Indonesian Cinema: A Year in Review
Feature by: Paul Agusta
Indonesian cinema saw an eventful year in 2005, with more than fifty titles either being released or produced this year, making it the most prolific year in Indonesia’s film history in almost a decade.
2005’s spate of film releases began in February with the premieres of Jatayu Films’ Panggung Pinggir Kali (“Stage by The River”), a musical directed by veteran filmmaker Ucik Supra that tells the rags-to-riches story of a dangdut singer, and SinemArt’s Tentang Dia (“About Her”) from popular director Rudy Soedjarwo, a tale of friendship between two women brought together by trauma and heartbreak. Panggung Pinggir Kali had a rather unfortunate blink-and-you’ll-miss-it run in large theaters but was able to maintain a somewhat steady run in the cheaper, smaller theaters within and outside of Jakarta. Tentang Dia, on the other hand, proved to be quite a box office draw, as well as a merchandising coup, with a very popular soundtrack album by singer Melly Goeslaw and a short story collection also by Goeslaw, featuring the story that the film was based on.
March saw the release of five films that varied in type and appeal. Bobby Sandy’s postcolonial melodrama Anne van Jogja; Pingkan Utari’s Me vs. High Heels, a successful adaptation of a highly popular teen novel; Hanung Bramantyo’s Catatan Akhir Sekolah (“Notes from the End of School”), about three best friends who are labeled as outcasts at their school; Fantasi (“Fantasy”), a musical starring the contestants of the Akademi Fantasi Indosiar talent show produced by the TV station Indosiar; and Salto Films’ Banyu Biru a surrealistic drama directed by Teddy Soeriaatmadja, possibly the bravest and most original release of the month, if not the year.
April welcomed the highly successful directorial debut of Arisan co-screenwriter Joko Anwar, Janji Joni (“Joni’s Promise”), a story of a film reel delivery boy on a very bad day. Janji Joni also featured a popular soundtrack album that featured some of the best artists in Jakarta’s indie music scene. This month also saw the re-packaging and re-release of last year’s controversial teen comedy from Multivision Plus Pictures Buruan Cium Gue! (“Kiss Me Quick!”) into a tamer version entitled Satu Kecupan (“Just One Kiss”).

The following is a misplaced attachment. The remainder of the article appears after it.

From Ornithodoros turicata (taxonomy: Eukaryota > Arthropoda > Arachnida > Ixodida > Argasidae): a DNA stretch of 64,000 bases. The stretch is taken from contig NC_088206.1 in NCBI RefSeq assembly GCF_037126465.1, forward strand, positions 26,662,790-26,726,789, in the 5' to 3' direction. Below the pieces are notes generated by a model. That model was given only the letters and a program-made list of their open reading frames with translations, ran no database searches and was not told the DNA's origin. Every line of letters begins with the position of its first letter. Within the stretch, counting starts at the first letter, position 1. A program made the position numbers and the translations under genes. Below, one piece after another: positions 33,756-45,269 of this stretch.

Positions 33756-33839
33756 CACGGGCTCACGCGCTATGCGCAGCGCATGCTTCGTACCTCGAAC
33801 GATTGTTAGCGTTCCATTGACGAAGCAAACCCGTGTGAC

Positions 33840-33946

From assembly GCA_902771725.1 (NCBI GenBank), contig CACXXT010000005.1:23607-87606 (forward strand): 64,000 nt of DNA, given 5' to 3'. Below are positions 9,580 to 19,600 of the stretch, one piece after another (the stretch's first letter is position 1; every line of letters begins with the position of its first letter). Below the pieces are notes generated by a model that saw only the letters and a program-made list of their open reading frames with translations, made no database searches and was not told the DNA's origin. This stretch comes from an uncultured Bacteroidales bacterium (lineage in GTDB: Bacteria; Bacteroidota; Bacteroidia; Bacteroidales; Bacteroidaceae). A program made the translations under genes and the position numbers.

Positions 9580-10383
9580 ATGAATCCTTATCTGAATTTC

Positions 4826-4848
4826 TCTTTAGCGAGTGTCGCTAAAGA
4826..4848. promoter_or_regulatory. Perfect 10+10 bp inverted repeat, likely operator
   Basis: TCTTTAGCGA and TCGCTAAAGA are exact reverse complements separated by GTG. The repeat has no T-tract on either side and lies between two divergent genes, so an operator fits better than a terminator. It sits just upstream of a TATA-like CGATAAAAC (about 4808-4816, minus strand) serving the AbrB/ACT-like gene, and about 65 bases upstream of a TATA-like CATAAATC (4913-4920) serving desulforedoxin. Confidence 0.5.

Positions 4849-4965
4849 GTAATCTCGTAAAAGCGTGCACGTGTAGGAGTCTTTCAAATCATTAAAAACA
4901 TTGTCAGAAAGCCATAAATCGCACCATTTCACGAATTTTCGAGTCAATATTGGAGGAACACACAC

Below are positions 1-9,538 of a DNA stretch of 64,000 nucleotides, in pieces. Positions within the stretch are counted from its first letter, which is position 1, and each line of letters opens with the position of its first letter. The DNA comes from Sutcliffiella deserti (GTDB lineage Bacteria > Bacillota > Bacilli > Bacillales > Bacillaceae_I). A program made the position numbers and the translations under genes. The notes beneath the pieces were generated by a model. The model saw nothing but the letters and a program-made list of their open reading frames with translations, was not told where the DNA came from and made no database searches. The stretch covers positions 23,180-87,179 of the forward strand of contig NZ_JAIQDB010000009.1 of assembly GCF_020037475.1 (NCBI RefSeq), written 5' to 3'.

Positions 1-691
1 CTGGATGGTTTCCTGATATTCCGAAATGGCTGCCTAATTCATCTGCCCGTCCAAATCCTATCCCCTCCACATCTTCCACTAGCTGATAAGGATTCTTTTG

May saw an important milestone set by short filmmaker Edwin, whose short film Kara, Anak Sebatang Pohon (“Kara, The Daughter of a Tree”), had the honor of being the first Indonesian short film to be included in the Directors’ Fortnight at the prestigious Cannes Film Festival in France.
The two films released theatrically this month were Lovely Luna, the feature film debut of music video director Lasja Fauzia that was based on yet another popular teen novel, and Inikah Rasanya Cinta? (“Is This How Love Feels?”), an adaptation of a popular teen TV drama directed for the screen by Ai Manaf.
June is marked with an uplifting achievement for the Indonesian film scene. Director Ravi Bharwani¹s Impian Kemarau (“The Rainmaker”) was selected as the Best Film for the Asian New Talent Award at the 8th Shanghai Film Festival. Impian Kemarau is a very exotic depiction of a community dealing with drought and the nation’s politics, very much reminiscent of Hindu aspects of Javanese culture. The Indonesian film scene also witnessed the debut of director Rako Prijanto with the feature film Ungu Violet, a tearjerker set in present day Jakarta with adorable picture and appealing character development.